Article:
ADDRESS OF HIS HOLINESS BENEDICT XVI
TO THE PARTICIPANTS IN THE 14th SESSION
OF THE PONTIFICAL ACADEMY OF SOCIAL SCIENCES
Saturday, 3 May 2008
Dear Brothers in the Episcopate and the Priesthood,
Distinguished Ladies and Gentlemen,
I am pleased to have this occasion to meet with you as you gather for the fourteenth Plenary Session of the Pontifical Academy of Social Sciences. Over the last two decades, the Academy has offered a valuable contribution to the deepening and development of the Church’s social doctrine and its application in the areas of law, economics, politics and the various other social sciences. I thank Professor Margaret Archer for her kind words of greeting, and I express my sincere appreciation to all of you for your commitment to research, dialogue and teaching, so that the Gospel of Jesus Christ may continue to shed light on the complex situations arising in a rapidly changing world.
In choosing the theme Pursuing the Common Good: How Solidarity and Subsidiarity Can Work Together, you have decided to examine the interrelationships between four fundamental principles of Catholic social teaching: the dignity of the human person, the common good, subsidiarity and solidarity (cf. Compendium of the Social Doctrine of the Church, 160-163). These key realities, which emerge from the living contact between the Gospel and concrete social circumstances, offer a framework for viewing and addressing the imperatives facing mankind at the dawn of the twenty-first century, such as reducing inequalities in the distribution of goods, expanding opportunities for education, fostering sustainable growth and development, and protecting the environment.
How can solidarity and subsidiarity work together in the pursuit of the common good in a way that not only respects human dignity, but allows it to flourish? This is the heart of the matter which concerns you. As your preliminary discussions have already revealed, a satisfactory answer can only surface after careful examination of the meaning of the terms (cf. Compendium of the Social Doctrine of the Church, Chapter 4). Human dignity is the intrinsic value of a person created in the image and likeness of God and redeemed by Christ. The totality of social conditions allowing persons to achieve their communal and individual fulfilment is known as the common good. Solidarity refers to the virtue enabling the human family to share fully the treasure of material and spiritual goods, and subsidiarity is the coordination of society’s activities in a way that supports the internal life of the local communities.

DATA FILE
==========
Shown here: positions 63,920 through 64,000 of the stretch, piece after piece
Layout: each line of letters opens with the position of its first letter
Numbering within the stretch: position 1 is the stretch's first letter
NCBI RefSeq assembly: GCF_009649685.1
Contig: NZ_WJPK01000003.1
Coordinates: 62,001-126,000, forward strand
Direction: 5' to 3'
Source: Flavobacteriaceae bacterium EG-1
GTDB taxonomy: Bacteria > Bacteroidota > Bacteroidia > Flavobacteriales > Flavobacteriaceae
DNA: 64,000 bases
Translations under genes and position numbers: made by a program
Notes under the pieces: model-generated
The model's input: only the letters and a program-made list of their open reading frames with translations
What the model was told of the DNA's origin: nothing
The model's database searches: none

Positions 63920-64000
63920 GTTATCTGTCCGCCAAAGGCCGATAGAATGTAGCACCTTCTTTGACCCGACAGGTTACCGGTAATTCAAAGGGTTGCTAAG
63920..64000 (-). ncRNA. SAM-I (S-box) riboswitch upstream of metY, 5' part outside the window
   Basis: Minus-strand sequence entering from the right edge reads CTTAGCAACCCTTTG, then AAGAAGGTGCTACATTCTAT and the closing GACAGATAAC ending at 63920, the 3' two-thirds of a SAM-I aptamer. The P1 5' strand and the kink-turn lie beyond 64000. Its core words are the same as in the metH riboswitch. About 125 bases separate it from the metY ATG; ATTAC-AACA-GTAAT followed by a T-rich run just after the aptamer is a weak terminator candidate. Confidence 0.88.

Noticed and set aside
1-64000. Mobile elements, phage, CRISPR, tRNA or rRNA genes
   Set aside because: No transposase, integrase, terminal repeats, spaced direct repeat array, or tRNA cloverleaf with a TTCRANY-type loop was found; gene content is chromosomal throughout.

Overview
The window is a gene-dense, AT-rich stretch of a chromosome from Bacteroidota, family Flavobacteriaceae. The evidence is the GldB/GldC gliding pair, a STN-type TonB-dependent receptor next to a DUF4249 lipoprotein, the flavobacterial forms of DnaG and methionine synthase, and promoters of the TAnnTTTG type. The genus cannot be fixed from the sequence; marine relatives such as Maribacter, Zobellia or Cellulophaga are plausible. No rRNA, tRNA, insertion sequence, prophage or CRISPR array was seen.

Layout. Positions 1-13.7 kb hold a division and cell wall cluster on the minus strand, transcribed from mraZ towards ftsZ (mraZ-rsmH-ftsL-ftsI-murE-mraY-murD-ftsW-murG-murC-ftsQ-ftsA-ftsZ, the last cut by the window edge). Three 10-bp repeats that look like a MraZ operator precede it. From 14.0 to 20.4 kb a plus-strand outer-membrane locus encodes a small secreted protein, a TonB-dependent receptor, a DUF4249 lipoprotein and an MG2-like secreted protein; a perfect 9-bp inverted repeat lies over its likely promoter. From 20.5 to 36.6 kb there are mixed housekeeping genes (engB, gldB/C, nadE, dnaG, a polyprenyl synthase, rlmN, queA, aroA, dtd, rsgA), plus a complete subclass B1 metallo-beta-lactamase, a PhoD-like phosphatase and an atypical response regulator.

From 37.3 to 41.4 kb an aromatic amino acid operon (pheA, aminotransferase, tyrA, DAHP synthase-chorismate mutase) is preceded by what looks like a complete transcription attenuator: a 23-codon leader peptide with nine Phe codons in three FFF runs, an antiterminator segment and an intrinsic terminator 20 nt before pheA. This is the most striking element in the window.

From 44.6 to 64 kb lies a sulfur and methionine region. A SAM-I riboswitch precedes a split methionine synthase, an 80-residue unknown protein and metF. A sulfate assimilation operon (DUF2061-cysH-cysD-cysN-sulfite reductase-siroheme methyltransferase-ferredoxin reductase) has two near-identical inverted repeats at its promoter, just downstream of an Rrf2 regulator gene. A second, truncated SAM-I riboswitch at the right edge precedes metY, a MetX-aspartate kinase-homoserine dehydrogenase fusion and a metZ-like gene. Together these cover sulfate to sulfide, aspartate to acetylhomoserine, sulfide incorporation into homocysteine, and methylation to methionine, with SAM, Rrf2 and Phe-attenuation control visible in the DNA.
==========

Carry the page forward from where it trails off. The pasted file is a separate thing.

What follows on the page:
Yet definitions are only the beginning. What is more, these definitions are adequately grasped only when linked organically to one another and seen as mutually supportive of one another. We can initially sketch the interconnections between these four principles by placing the dignity of the person at the intersection of two axes: one horizontal, representing "solidarity" and "subsidiarity", and one vertical, representing the "common good". This creates a field upon which we can plot the various points of Catholic social teaching that give shape to the common good.
Though this graphic analogy gives us a rudimentary picture of how these fundamental principles imply one another and are necessarily interwoven, we know that the reality is much more complex. Indeed, the unfathomable depths of the human person and mankind’s marvellous capacity for spiritual communion – realities which are fully disclosed only through divine revelation – far exceed the capacity of schematic representation. The solidarity that binds the human family, and the subsidiary levels reinforcing it from within, must however always be placed within the horizon of the mysterious life of the Triune God (cf. Jn 5:26; 6:57), in whom we perceive an ineffable love shared by equal, though nonetheless distinct, persons (cf. Summa Theologiae, I, q. 42).
My friends, I invite you to allow this fundamental truth to permeate your reflections: not only in the sense that the principles of solidarity and subsidiarity are undoubtedly enriched by our belief in the Trinity, but particularly in the sense that these principles have the potential to place men and women on the path to discovering their definitive, supernatural destiny. The natural human inclination to live in community is confirmed and transformed by the "oneness of Spirit" which God has bestowed upon his adopted sons and daughters (cf. Eph 4:3; 1 Pet 3:8). Consequently, the responsibility of Christians to work for peace and justice, their irrevocable commitment to build up the common good, is inseparable from their mission to proclaim the gift of eternal life to which God has called every man and woman. In this regard, the tranquillitas ordinis of which Saint Augustine speaks refers to "all things": that is to say both "civil peace", which is a "concord among citizens", and the "peace of the heavenly city", which is the "perfectly ordered and harmonious enjoyment of God, and of one another in God" (De Civitate Dei, XIX, 13).